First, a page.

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Postby Ron Newman » Mon Feb 25, 2008 6:06 pm

The southern part of it was part of the MBTA commuter rail system until some time in the 1980s.
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Postby TomNelligan » Mon Feb 25, 2008 8:44 pm

The Woburn Loop was always a branch, not the original B&L mainline. Passenger service over the upper half of the loop from Woburn station to North Woburn Junction was terminated by the B&M in 1959. The lower part from Woburn to Winchester remained active until the MBTA discontinued commuter service in January 1981, and the line was formally abandoned the following year. In its stub-end days the two-mile branch had two stations, Woburn and Cross Street.
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Re: "Woburn Loop" Details In Woburn, 1850-1925

Postby bobshoring » Tue Dec 11, 2012 5:38 pm

I guess I am a few years late to this discussion, but I have been enjoying this thread as well as others about the Woburn Loop.

Living in the next town, Stoneham from 1948 to 1960, I have very fond memories of the Woburn Loop. Our family drove through Woburn Center 2 or 3 times a week and I'll never forget that wonderful old station with the clock tower in Woburn. Of course in the early 50's it was not unusual to see steam engines on the loop. But I was used to seeing them on the Stoneham Branch until 1954, going right past our house. That's what sparked my lifelong love of trains.

We often boarded the train to Boston at Woburn Center, and sometimes Winchester. I also remember boarding at the old Winchester depot at street level (before the line was elevated in 1957). In fact one time we boarded at Woburn, we found out we were on one of the last trains to run on the street level in Winchester. The conductor said the first train on the elevated track would be tomorrow (Sunday) at 1 PM. Most of the trains we boarded at Woburn were Budd RDC's, but we also rode on heavyweight coaches pulled by diesels. Back in the mid 1950's there was a ticket agent in Woburn station so we bought our tickets from him and I can still remember sitting in the waiting room in the old station. The trains were always coming from the north, Lowell, I believe. Southbound out of Woburn the stations would be: Cross Street, Winchester, Wedgemere, West Medford and North Station. I can't recall ever going north of Woburn on the loop, but I think there might have been two stations north of Woburn -- North Woburn and Central Square, I think. I always loved watching the old crossing gates across Pleasant Street go down. If memory serves me correct, they were manually operated and I don't recall any flashers. We moved away to Connecticut in Feb 1960, but came back for visits. I remember my disappointment when i noticed the crossing gates north of the station were gone and there were bumpers so no trains could go north of the Woburn Station. I know they stopped using the northern part of the loop in mid 1959. The fifties were great times to be a kid. Everywhere around us there were rail lines -- Stoneham Branch, the line through Reading, Lowell Main line (which we crossed on Montvale Ave), Woburn Loop and the Lexington Branch.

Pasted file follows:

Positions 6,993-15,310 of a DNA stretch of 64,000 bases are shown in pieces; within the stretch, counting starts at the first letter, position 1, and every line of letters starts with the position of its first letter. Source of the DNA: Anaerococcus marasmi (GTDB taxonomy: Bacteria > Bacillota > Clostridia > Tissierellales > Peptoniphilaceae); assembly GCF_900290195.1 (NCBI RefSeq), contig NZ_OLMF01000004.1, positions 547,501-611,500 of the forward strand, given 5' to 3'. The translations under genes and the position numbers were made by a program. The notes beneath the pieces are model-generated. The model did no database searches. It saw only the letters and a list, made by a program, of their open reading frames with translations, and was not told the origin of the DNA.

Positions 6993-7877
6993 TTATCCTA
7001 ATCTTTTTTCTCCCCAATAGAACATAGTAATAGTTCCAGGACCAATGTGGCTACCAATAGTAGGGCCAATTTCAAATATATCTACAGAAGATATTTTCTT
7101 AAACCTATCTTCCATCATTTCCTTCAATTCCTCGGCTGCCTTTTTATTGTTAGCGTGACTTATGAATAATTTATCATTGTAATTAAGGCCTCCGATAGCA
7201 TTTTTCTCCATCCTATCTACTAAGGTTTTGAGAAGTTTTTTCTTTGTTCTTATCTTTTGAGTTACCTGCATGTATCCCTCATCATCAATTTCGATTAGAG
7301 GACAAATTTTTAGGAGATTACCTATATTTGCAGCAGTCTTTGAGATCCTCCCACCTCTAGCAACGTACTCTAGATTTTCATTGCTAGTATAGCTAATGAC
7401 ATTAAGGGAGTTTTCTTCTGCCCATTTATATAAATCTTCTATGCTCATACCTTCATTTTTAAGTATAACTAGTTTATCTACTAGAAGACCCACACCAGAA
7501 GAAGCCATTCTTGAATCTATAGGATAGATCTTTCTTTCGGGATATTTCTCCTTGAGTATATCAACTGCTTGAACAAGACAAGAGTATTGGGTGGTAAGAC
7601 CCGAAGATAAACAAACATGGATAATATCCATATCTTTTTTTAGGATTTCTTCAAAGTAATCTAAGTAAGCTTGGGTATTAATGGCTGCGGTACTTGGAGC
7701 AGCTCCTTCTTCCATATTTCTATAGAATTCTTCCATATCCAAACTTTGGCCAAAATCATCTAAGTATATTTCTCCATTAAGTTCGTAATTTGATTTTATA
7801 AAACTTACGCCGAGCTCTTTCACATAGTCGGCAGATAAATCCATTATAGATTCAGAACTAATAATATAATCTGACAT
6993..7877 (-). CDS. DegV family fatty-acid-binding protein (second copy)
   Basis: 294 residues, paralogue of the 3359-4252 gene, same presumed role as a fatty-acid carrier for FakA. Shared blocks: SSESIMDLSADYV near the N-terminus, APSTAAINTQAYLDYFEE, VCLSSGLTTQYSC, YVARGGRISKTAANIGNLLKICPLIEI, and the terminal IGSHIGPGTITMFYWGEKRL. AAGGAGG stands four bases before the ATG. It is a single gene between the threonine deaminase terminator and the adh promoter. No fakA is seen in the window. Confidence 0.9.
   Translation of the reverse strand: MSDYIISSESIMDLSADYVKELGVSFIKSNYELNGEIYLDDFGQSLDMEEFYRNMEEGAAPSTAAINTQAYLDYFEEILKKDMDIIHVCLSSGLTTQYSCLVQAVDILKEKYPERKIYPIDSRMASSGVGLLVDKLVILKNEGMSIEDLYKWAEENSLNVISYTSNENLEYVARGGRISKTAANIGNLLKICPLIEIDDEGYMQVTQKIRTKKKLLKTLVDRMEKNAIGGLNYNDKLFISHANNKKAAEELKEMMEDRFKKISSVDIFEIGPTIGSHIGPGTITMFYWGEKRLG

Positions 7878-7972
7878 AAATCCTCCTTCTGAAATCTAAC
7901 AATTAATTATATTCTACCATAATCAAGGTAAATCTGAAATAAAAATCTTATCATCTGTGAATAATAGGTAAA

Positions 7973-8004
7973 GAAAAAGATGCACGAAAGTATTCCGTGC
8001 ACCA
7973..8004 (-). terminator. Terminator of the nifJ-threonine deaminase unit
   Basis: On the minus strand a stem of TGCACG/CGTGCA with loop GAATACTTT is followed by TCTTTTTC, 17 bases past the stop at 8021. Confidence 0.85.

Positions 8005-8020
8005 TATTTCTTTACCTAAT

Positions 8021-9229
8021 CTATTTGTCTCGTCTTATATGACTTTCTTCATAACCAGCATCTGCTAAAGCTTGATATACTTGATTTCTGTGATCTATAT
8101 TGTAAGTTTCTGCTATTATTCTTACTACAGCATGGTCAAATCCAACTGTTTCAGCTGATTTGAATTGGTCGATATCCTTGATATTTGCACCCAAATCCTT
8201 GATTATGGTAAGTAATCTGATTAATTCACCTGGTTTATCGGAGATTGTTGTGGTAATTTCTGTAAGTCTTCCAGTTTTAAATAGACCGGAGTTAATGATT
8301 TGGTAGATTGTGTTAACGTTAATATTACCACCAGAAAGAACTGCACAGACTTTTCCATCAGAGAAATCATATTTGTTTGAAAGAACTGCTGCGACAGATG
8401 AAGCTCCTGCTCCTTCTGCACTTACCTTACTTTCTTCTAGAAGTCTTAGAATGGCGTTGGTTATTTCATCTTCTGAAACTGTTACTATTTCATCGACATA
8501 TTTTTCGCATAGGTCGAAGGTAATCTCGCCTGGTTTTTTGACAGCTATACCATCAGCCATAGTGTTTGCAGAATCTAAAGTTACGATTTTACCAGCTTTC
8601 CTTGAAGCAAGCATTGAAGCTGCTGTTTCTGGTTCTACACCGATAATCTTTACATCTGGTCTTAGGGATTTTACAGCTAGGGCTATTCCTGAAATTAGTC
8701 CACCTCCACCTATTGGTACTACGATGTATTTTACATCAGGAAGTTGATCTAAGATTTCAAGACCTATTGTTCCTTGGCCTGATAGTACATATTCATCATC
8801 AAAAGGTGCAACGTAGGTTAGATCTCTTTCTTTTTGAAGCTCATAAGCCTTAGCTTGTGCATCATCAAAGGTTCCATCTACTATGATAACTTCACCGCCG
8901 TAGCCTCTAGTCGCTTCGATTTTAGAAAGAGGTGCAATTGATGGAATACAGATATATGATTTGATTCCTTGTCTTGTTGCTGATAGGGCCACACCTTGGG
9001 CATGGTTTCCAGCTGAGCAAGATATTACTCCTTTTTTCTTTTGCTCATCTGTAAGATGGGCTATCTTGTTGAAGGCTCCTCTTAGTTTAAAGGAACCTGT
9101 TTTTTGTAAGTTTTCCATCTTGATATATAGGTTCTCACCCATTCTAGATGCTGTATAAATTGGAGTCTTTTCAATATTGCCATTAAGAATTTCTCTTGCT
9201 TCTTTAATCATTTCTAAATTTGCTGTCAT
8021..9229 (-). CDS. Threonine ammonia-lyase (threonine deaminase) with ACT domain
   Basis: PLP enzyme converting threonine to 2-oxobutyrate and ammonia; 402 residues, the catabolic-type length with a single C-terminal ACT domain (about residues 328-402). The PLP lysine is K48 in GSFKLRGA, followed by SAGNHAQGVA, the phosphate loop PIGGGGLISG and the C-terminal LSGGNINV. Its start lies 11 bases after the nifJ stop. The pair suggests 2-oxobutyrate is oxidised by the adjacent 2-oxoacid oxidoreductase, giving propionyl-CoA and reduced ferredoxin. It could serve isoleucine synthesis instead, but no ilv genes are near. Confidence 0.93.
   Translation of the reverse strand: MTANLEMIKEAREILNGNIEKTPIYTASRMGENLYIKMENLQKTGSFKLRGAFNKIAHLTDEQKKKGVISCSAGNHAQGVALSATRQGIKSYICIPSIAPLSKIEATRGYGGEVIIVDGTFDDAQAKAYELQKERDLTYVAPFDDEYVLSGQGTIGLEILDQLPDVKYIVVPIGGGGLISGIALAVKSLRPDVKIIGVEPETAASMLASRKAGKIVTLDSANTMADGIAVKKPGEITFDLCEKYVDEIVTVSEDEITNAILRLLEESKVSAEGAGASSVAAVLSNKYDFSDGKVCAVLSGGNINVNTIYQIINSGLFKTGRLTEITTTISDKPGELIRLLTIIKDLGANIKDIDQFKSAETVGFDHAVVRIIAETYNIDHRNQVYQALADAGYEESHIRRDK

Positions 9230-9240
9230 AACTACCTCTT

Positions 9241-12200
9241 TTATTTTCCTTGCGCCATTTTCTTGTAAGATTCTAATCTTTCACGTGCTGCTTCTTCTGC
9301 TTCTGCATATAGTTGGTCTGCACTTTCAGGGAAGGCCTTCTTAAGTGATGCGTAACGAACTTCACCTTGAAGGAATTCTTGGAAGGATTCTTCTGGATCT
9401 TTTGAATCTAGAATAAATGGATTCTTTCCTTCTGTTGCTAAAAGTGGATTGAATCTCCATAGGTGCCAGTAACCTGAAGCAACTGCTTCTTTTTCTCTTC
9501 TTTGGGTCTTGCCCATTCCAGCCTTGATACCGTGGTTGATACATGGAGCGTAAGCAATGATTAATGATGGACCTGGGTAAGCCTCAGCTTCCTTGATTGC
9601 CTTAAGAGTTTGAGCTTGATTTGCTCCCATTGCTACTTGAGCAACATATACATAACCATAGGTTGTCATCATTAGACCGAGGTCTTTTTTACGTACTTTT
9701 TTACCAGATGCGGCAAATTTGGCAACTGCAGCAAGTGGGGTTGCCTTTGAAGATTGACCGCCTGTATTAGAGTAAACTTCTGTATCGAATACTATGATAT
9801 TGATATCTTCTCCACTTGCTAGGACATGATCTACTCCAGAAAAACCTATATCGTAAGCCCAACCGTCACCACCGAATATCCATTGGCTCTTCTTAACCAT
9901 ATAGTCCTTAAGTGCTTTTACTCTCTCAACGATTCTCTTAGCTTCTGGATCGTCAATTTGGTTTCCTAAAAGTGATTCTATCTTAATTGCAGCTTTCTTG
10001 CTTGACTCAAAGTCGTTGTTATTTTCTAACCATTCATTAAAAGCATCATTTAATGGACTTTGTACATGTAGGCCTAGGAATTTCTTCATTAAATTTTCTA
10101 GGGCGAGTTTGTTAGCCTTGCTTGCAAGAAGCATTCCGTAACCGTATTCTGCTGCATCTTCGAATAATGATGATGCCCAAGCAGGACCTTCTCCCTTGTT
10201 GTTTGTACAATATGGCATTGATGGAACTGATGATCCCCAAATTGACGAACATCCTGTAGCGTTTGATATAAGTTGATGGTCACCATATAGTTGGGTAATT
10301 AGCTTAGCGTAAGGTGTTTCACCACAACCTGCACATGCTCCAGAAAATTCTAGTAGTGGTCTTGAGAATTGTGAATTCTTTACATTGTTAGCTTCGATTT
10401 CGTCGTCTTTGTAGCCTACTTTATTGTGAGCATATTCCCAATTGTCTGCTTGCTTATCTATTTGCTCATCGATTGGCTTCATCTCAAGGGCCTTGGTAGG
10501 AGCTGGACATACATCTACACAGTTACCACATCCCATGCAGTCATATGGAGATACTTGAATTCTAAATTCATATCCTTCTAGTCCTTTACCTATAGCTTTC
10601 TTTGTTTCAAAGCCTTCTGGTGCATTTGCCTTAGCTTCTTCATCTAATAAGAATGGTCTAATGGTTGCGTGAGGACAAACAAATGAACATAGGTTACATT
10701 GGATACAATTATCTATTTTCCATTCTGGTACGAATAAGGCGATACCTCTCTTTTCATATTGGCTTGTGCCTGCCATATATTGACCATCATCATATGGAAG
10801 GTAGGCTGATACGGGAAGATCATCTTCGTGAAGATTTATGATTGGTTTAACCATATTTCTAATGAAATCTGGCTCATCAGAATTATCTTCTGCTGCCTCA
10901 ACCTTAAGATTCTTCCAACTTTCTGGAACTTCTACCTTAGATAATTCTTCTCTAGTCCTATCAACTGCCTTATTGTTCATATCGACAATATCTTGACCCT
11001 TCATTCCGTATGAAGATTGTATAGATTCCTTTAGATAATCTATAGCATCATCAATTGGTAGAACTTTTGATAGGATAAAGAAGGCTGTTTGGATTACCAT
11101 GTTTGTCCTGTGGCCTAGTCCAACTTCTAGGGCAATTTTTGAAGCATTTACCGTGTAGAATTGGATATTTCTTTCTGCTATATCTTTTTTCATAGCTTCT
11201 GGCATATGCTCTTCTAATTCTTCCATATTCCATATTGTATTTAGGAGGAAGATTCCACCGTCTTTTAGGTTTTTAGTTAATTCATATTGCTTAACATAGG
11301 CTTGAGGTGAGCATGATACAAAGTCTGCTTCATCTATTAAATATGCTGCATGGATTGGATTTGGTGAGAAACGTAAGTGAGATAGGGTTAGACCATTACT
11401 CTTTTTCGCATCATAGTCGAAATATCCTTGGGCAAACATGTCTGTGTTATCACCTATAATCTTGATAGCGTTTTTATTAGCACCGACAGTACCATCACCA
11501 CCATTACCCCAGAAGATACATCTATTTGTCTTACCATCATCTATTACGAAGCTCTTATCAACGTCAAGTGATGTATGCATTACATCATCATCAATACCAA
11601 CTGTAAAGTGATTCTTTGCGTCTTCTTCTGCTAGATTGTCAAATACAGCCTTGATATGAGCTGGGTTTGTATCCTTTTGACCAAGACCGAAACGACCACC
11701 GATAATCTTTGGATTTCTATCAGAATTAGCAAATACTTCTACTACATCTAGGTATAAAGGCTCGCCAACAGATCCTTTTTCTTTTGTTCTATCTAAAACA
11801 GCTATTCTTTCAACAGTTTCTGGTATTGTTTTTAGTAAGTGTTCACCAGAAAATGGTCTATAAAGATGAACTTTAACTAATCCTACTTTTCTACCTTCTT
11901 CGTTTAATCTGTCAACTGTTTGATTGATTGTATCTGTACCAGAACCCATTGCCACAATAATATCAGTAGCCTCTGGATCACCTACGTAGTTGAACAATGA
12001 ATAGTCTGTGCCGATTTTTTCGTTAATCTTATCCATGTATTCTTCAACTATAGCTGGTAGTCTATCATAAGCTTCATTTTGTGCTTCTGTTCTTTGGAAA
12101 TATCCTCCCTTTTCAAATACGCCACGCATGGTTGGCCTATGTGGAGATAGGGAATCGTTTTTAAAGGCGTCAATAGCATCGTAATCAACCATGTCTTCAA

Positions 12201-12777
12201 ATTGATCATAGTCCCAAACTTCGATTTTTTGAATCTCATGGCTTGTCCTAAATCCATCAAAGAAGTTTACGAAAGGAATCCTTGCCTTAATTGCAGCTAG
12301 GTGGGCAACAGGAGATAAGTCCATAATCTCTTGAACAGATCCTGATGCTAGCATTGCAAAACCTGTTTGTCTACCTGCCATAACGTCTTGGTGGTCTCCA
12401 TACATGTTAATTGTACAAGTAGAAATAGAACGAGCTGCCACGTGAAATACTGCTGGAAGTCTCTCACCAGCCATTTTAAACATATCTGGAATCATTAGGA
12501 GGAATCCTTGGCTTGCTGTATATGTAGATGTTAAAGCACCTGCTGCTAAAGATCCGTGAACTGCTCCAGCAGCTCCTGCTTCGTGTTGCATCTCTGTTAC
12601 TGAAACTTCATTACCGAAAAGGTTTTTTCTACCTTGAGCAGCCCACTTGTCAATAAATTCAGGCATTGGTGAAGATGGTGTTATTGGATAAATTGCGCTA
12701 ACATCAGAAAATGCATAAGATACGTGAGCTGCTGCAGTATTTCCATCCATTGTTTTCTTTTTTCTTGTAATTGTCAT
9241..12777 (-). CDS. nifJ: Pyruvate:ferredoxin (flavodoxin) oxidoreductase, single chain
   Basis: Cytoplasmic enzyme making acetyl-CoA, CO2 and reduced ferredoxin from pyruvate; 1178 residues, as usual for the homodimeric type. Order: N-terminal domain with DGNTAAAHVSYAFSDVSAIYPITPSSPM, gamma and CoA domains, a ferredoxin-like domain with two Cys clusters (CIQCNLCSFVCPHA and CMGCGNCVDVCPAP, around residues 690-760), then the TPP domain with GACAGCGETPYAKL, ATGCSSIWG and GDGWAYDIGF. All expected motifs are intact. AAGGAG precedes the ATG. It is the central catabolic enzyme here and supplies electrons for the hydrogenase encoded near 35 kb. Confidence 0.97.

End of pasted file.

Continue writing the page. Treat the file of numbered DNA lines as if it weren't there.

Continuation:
There's much more I could share if anyone is interested.
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Re: "Woburn Loop" Details In Woburn, 1850-1925

Postby Shack » Tue May 30, 2017 5:08 pm

I would love to know more, specifically how the loop crossed through Woburn center. And where it crossed where 95/128 is now...are there any traces of it?
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Re: "Woburn Loop" Details In Woburn, 1850-1925

Postby BostonUrbEx » Wed May 31, 2017 12:58 am

The ROW is fully traceable on Google Maps. It crossed under 128 right here, now a part of a rotary: https://www.google.com/maps/@42.4993589 ... 312!8i6656
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Re: "Woburn Loop" Details In Woburn, 1850-1925

Postby Leo Sullivan » Wed May 31, 2017 4:23 pm

Check out the "Massachusetts State Library Real Estate Atlas Digitization Project"
Plenty of coverage